Too many parents aren't giving their kids iron supplements

The first months of raising a baby aren't easy and many parents are overtired and might miss some important issues, one of which is ensuring that the baby has enough iron for optimal development.

 Infant eating food (illustrative) (photo credit: PEXELS)
Infant eating food (illustrative)
(photo credit: PEXELS)

Most new parents don't know that a baby is born with iron reserves that are only sufficient for about the first four months of life. Afterward, babies need to receive enough iron from breast milk, formula or an iron supplement. 

This lack of knowledge often means that babies aren't receiving enough iron which can be dangerous.

Babies that aren't premature and are born at a normal weight have accumulated iron from the mother during pregnancy, which should be enough for growth and development until around four months of age. After that, they start to use the iron stores that exist in the body. 

If there isn't enough stored babies can develop anemia. Dr. Yuval Kahane, a specialist in pediatrics and a developmental physician in baby wellness clinics for Clalit in the center, explains.

Kahane stated that anemia in babies can cause cognitive and motor development delays. In the early stages, symptoms such as decreased appetite, decreased rate of weight gain, restlessness, fatigue, and damage to hearing and sight may occur, and in the later stages, there may be emotional problems, damage to concentration and other irreversible problems. 

 Mother with newborn baby in the nursing pillow (credit: INGIMAGE) Mother with newborn baby in the nursing pillow (credit: INGIMAGE)

Hemoglobin and red blood cell levels change throughout a baby's life. Anemia is defined when there's a decrease in the number of red blood cells and hemoglobin levels, depending on the level and baby's age. 

Hemoglobin, a protein found in red blood cells, has an important role in binding oxygen inhaled from the lungs and delivering it to all tissues and organs. The transfer of oxygen to the tissues is an important factor in nourishing the tissues so that they can develop and function at their peak. 

Also, hemoglobin collects carbon dioxide from the tissues, which is transferred to the lungs and breathed out. Carbon dioxide is the waste that's exhaled.

During pregnancy, since there's a low concentration of oxygen in the baby's blood, fetal hemoglobin is formed in relatively large numbers. Fetal hemoglobin binds more easily to oxygen than maternal hemoglobin, ensuring a good oxygen supply for the baby.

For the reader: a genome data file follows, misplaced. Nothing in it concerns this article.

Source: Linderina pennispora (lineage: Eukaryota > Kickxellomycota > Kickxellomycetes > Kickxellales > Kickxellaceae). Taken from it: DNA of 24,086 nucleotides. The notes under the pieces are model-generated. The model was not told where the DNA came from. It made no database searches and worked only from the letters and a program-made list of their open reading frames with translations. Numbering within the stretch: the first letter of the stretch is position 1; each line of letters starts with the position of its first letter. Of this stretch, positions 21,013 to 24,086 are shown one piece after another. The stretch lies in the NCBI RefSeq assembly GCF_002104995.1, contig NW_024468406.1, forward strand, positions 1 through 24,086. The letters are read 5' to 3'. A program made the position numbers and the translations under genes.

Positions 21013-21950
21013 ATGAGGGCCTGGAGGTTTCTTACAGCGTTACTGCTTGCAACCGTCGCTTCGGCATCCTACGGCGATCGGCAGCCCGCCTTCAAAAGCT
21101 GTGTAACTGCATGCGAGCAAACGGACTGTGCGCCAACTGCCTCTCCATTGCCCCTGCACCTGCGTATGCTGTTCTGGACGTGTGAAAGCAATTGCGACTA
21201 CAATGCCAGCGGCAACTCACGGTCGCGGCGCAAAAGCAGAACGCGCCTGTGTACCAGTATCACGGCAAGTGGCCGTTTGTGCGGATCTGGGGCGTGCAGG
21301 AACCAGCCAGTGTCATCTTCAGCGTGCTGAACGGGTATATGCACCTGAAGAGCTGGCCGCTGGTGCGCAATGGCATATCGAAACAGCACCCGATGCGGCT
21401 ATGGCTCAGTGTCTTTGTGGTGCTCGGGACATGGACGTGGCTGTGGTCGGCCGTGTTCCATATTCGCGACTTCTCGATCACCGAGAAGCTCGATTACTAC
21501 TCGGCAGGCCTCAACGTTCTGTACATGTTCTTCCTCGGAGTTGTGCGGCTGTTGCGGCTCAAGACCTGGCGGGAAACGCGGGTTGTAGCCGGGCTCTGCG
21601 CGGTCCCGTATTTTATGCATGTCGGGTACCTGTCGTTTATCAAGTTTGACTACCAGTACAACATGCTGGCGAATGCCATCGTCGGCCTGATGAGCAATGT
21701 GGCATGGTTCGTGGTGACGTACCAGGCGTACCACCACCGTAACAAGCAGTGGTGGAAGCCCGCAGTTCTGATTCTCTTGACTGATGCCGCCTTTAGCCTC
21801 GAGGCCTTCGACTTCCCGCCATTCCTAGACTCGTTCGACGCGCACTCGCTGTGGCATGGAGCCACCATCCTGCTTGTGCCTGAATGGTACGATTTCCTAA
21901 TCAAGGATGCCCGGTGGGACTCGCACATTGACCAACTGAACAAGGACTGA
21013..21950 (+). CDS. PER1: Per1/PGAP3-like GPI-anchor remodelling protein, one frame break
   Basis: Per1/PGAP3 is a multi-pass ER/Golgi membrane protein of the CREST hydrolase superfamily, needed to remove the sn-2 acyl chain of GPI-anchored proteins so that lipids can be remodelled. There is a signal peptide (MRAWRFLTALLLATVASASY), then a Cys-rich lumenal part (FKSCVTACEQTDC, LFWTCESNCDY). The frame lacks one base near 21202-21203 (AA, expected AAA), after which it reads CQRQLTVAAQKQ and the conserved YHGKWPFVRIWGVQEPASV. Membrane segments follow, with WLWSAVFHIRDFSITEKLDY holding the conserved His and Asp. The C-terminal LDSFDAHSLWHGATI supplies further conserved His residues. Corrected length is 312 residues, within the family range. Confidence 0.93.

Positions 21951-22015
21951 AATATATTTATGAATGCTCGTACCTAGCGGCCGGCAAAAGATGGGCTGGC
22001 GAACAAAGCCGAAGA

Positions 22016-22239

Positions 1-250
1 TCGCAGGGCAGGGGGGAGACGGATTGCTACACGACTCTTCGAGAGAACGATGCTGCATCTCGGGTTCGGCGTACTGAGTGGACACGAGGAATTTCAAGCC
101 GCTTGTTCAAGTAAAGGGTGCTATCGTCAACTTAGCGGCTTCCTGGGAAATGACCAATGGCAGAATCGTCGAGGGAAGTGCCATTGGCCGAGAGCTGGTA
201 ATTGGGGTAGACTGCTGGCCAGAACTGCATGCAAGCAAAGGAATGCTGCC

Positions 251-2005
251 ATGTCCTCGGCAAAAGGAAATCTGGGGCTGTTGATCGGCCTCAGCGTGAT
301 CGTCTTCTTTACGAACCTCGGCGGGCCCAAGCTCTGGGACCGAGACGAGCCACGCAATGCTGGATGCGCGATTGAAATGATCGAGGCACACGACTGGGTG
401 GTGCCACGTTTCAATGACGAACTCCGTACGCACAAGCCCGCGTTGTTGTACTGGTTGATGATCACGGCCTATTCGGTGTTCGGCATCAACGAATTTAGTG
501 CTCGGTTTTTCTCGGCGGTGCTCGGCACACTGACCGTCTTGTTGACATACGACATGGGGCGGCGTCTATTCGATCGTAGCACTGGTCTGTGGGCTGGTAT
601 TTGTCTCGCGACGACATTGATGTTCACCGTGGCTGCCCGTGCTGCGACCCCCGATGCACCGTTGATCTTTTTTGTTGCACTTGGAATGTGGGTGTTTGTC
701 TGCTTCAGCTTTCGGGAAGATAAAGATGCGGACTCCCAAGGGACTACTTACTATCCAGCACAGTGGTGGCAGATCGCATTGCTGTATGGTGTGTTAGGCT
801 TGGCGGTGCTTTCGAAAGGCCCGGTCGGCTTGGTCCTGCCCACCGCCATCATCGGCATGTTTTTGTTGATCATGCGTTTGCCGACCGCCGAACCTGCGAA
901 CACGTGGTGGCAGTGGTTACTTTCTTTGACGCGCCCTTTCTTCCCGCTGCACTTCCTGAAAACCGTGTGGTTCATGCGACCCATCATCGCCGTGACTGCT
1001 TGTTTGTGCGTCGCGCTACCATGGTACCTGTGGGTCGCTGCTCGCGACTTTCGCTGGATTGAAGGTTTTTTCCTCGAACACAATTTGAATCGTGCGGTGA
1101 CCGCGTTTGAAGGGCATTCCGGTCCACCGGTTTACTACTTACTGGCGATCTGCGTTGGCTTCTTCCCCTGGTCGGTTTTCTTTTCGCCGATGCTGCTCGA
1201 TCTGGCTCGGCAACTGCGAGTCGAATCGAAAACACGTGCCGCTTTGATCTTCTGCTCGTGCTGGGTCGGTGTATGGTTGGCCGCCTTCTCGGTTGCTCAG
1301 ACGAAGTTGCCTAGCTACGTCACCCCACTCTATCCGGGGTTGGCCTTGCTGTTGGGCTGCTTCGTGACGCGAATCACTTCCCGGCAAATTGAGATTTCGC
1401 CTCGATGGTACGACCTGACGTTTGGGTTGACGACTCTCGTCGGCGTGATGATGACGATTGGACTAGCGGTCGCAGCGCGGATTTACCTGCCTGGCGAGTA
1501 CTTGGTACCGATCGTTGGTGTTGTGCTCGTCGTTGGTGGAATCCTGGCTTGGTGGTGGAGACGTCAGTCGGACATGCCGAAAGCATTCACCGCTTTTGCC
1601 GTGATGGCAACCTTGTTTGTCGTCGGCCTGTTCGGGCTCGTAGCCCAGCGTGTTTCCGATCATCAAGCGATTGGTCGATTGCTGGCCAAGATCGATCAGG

After birth with exposure to a higher concentration of oxygen in the air, naturally, there's a decrease in the number of blood cells with fetal hemoglobin. These cells are destroyed and mature hemoglobin is created.

In utero babies receive iron from the mother and a sufficient reserve of iron is created by 16 weeks gestation. Around four months of age, the baby's hemoglobin levels are naturally low because it starts to produce more mature hemoglobin. 

So, at this stage the baby's body needs iron to maintain normal hemoglobin values. A deficiency of hemoglobin and red blood cells can indicate anemia which leads to the range of health problems mentioned above.

In the first year of life growth, development and reaching milestones is at its peak. So it's important to maintain normal hemoglobin values and sufficient iron intake. Breastfeeding is a good source of iron up to about six months and if the mom is eating healthily. 

It's recommended to give an iron supplement to all babies from four months (drops) to strengthen iron stores and prevent anemia with its complications. From four months, a preventative dose of around 1 mg iron per kg is given. Around the age of 6 months and with weight gain, the dose should be adjusted according to weight.

Starting a baby on solids

When babies start solids in addition to breastfeeding or formula at around six months, one should gradually introduce foods rich in iron until the baby is acclimated to a large variety of nutritional components. Foods rich in iron include beef, turkey, legumes: lentils, chickpeas, etc.  

Dairy products aren't a good source of iron. At 9-12 months do a blood count to verify the hemoglobin level and adjust the iron dose.

It's important to note that there may be symptoms of hemoglobin deficiency due to a different structure of the cells, against the background of other diseases that aren't related to iron. When anemia doesn't resolve with iron supplements lab tests are needed to try to locate what's causing the anemia. 

It might be gluten-celiac sensitivity, sensitivity to G6PD deficiency, a different structure of the red blood cells which causes thalassemia and a genetic component that can cause anemia in a different way. A doctor will recommend treatment.

Kahane says that it is very important to give iron daily since anemia among infants may harm various body functions, so it's important for them to be monitored and treated to prevent future side effects.